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Mental Capacity Act 2005

Explains how the Mental Capacity Act affects you and how you can plan ahead for when you no longer have the mental capacity to make decisions for yourself. Applies to England and Wales.

What's the Mental Capacity Act?

The Mental Capacity Act 2005 is a law that sets out how you'll be supported to make decisions, or how decisions will be made for you. For example, if your ability to make certain decisions is affected by:

  • A mental health problem
  • An illness
  • An injury
  • The effects of medication 

The Act tells you:

  • What you can do to plan ahead
  • How you can ask someone else to make decisions for you
  • Who can make decisions for you if you haven't planned ahead

What are my rights under the Mental Capacity Act?

  • You have the right to make your own decisions if you have capacity and are aged 16 or over. There are some exceptions. For example, decisions about treatment for mental health problems if you're detained under the Mental Health Act 1983.
  • You'll be assumed to have capacity, unless you've had an assessment showing you don't.
  • You should receive support to make your own decisions before anyone assumes you don't have capacity, especially from health and social care professionals. You shouldn't be labelled as lacking capacity just because you've made a decision that others don't agree with.
  • Any decisions made for you must in your best interests and restrict your freedom as little as possible.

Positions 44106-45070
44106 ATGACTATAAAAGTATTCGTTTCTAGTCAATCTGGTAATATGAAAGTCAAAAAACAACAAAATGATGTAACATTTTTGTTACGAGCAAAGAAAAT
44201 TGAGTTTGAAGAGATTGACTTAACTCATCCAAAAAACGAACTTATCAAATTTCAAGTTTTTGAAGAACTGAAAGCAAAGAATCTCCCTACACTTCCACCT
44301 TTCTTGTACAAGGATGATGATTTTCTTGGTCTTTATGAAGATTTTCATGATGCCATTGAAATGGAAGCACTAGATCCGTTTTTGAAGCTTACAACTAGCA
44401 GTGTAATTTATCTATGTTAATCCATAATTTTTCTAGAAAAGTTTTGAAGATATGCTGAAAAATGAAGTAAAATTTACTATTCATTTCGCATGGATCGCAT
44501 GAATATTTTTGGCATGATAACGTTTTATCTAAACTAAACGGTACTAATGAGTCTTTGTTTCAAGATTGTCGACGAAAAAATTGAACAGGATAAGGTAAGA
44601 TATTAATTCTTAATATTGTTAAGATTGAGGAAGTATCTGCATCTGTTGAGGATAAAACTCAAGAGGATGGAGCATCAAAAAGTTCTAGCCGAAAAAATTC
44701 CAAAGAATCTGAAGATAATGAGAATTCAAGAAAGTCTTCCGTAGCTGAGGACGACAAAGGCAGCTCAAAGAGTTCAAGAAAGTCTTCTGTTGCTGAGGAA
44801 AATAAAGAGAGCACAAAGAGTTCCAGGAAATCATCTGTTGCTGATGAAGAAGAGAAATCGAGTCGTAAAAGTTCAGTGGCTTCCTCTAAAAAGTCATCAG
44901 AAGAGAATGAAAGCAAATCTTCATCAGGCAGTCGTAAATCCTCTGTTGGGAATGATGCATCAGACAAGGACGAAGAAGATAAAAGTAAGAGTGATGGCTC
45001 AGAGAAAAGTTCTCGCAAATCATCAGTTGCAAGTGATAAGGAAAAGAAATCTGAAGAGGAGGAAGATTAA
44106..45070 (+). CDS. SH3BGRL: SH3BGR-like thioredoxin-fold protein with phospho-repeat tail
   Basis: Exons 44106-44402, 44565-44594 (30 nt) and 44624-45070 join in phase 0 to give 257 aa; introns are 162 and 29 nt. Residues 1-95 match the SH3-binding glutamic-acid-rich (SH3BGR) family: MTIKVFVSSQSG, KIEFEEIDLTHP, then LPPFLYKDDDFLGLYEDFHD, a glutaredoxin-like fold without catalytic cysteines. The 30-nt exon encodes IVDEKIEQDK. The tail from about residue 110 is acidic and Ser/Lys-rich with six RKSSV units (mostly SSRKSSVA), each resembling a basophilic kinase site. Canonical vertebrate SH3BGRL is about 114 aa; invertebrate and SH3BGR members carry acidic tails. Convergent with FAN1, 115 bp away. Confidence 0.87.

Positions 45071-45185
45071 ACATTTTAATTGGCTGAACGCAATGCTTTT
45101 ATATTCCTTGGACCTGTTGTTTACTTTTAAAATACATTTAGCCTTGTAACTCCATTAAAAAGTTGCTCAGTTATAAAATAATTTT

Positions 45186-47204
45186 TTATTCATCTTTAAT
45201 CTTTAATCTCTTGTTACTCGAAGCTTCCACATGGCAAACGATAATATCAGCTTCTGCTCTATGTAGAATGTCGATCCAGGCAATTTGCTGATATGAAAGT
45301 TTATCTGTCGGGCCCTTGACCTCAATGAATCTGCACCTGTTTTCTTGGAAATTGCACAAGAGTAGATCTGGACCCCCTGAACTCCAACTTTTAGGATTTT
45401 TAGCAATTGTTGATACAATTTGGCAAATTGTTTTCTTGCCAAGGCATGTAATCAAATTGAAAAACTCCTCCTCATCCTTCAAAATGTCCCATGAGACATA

What's the difference between the Mental Health Act and the Mental Capacity Act?

These are the key differences between the Acts:

Mental Health Act 1983

  • Applies if you have a mental health problem, such as depression or bipolar disorder.
  • You cannot be detained under this Act unless you meet the conditions for sectioning under the Mental Health Act 1983. See our pages on sectioning for more information on when you can be sectioned.
  • If you're detained under this Act, the health professionals must follow this Act when making decisions for you. They don't need to follow the best interests checklist in the Mental Capacity Act.
  • Applies to treatment you're given for your mental health problems, such as antipsychotic medication. This means you can be given the treatment regardless of whether you agree to it. And regardless of whether you have the mental capacity to agree to it.

Mental Capacity Act 2005

  • Applies if you don't have the mental capacity to make a decision that needs to be made. For example, about healthcare or residential care. Health professionals should assess your mental capacity before an important decision can be made on your behalf. But in an emergency, health professionals may need to make a decision for you before they can assess your capacity. 
  • Any decisions made about you must follow the best interests checklist in the Act.
  • If you cannot be sectioned under the Mental Health Act, you can still be detained and stopped from leaving a place.  This would involve the Deprivation of Liberty Safeguards procedure under the Mental Capacity Act, or by a court order.
  • If you don't have capacity to make decisions about treatment, the Act can be used to give you treatment for physical health problems. These may have nothing to do with your mental health problem. If you're not sectioned, treatment for your mental health problem could also be given if you're in hospital and do not object, or haven't refused in the past. Or via an advance decision, attorney or deputy.

This information was published in April 2023. We'll revise it in 2026.

References are available on request. If you would like to reproduce any of this information, see our page on permissions and licensing.

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